New technologies are constantly blamed for destroying traditional models – journalism, Hollywood, the music industry, even water cooler gossip – a fury for tradition prevalent in any time of innovation. It's tired and reactionary to argue that the old models that are being replaced are the final yardsticks by which culture should be measured, even if it makes for nice copy. It is therefore refreshing to see an example in which the dizzying changes tech has created, especially in the last five years, are not bringing the old-media Matthew Arnolds of the world down from the mount.

UK Libraries are apparently benefiting from the e-reader boom, reports the Telegraph. Loaning e-books add convenience, as they are available for download from the library’s site – no need to have to travel to get them – and are automatically deleted from a library member’s e-reader when the due date is reached (full disclosure: I have four books overdue from the library at this very moment).

These two things alone show how convenient e-books can be for library members. Not having to carry a heavy pile of books around with you is another obvious benefit.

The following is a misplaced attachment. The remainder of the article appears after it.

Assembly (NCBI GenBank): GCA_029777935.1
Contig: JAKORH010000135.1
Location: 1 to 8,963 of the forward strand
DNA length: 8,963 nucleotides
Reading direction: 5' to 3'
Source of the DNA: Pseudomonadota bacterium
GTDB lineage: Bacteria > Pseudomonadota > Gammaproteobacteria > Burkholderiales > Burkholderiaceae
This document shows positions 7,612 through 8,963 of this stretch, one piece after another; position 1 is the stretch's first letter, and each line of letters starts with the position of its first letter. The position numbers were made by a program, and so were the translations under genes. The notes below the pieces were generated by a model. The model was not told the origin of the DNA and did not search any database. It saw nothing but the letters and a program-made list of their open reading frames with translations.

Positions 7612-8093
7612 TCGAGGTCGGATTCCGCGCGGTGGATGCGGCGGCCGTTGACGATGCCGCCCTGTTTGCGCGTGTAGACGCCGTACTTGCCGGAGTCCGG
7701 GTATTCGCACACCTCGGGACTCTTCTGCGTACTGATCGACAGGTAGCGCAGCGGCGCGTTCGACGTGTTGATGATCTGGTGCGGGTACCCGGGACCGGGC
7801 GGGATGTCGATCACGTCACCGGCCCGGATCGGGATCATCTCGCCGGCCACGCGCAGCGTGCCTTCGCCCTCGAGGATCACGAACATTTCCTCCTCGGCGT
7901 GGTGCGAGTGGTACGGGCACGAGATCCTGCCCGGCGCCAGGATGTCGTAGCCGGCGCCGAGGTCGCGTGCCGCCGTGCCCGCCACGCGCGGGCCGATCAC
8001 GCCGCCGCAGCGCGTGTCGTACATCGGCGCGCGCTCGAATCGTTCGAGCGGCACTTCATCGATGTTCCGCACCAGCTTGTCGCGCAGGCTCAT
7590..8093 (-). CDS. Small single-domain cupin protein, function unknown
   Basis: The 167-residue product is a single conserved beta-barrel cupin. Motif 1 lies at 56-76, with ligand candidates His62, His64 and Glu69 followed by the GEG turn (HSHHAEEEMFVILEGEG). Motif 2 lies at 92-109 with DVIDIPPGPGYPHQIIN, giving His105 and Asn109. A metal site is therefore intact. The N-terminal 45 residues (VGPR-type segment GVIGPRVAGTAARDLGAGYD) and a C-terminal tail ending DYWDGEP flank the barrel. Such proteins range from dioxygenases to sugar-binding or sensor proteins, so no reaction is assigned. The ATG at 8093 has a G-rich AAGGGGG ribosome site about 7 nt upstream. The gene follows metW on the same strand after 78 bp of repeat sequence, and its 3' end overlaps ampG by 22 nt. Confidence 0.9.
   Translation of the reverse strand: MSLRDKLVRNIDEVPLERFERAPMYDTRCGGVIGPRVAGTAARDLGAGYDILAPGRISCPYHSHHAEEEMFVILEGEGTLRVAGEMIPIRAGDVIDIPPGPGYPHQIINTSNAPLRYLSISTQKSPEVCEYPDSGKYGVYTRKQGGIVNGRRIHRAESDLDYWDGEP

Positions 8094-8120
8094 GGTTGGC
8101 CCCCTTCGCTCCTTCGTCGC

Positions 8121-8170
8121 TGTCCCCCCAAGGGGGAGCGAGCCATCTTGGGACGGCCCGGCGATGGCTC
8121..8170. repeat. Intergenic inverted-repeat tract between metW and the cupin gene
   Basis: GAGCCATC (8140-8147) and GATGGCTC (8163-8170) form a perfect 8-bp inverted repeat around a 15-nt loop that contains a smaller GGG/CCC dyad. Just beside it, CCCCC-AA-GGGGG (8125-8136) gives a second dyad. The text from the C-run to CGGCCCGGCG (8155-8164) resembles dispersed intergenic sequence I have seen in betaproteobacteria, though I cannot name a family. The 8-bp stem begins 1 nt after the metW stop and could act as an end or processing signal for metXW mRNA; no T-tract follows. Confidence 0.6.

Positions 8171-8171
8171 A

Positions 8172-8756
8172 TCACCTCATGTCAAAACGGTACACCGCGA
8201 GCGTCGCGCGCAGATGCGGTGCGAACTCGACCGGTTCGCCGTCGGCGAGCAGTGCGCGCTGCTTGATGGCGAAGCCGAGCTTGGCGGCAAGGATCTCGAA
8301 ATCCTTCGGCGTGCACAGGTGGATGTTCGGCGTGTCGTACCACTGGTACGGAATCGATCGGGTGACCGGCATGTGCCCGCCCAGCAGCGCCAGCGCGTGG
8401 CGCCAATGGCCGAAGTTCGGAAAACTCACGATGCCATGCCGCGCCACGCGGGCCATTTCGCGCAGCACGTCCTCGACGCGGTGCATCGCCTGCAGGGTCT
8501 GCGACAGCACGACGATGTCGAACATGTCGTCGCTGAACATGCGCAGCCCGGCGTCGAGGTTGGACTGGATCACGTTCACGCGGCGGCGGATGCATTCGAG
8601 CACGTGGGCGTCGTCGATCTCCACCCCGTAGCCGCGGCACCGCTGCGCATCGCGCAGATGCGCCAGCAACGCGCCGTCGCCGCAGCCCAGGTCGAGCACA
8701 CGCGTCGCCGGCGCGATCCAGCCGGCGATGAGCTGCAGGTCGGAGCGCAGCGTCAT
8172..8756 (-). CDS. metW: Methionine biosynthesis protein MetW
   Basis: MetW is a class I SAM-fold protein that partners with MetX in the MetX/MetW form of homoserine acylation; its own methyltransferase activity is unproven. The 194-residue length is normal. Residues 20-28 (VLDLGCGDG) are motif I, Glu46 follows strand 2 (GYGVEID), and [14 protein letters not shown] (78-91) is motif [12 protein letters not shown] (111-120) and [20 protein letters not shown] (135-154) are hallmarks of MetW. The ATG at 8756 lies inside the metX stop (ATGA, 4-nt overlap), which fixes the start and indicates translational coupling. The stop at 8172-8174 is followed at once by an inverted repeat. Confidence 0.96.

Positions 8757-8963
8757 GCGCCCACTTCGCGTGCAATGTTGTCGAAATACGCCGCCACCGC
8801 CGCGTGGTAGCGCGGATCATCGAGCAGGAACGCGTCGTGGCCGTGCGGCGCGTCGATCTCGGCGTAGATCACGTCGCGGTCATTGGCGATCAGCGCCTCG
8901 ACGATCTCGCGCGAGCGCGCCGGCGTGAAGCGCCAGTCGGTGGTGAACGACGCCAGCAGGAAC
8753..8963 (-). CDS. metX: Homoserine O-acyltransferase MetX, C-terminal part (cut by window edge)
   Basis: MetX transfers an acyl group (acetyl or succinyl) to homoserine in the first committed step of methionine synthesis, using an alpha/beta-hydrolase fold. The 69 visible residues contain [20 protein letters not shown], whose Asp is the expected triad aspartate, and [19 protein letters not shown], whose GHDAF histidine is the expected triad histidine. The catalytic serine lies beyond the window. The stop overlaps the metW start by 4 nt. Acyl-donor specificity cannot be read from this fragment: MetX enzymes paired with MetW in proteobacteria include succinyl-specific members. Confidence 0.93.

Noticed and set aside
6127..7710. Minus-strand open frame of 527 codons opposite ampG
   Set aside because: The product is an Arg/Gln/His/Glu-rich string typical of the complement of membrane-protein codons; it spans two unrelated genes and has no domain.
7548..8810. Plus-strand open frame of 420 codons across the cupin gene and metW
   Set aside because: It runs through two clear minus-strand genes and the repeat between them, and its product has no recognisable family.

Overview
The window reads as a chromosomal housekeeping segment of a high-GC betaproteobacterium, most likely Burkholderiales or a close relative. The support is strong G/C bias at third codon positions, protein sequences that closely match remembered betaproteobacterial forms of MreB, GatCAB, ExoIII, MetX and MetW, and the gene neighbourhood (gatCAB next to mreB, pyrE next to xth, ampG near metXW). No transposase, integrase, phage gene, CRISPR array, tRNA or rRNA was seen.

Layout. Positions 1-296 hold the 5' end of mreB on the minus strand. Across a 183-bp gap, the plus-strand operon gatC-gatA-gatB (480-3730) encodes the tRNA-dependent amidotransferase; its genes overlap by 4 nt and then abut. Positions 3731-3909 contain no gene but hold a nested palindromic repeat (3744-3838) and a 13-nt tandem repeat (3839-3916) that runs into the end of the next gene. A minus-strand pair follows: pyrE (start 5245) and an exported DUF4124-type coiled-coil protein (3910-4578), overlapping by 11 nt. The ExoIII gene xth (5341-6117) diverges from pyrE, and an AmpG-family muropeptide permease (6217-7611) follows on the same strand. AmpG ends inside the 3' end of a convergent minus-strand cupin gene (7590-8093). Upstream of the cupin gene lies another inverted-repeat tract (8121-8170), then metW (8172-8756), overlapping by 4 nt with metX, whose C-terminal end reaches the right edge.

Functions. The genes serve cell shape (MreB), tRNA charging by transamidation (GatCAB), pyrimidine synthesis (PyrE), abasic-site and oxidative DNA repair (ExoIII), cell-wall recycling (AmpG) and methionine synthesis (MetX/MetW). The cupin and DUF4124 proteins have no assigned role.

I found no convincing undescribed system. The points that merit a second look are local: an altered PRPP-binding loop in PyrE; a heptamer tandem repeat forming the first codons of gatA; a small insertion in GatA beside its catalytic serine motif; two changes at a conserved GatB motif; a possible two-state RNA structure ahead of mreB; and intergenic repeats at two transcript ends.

But how does this benefit libraries? For one, the availability of e-books has driven up membership in the library profiled in the Register’s piece, which does a little to make up for the 40 million in membership that UK libraries have lost in the last decade. It would also increase a library's inventory, making it more stable and less costly at the same time.

Fundamentally, the internet fulfills many of the functions that public libraries were initially designed for when the Scientific Revolution went mainstream in the 17th century, when the institution first became prevalent: giving access to information that had up to that point been the privilege of a wealthy few.

When internet access and e-readers become so cost-effective that barriers to use are significantly reduced, the public library model will have to be rethought. But that's still a long time away.

By Mark Alvarez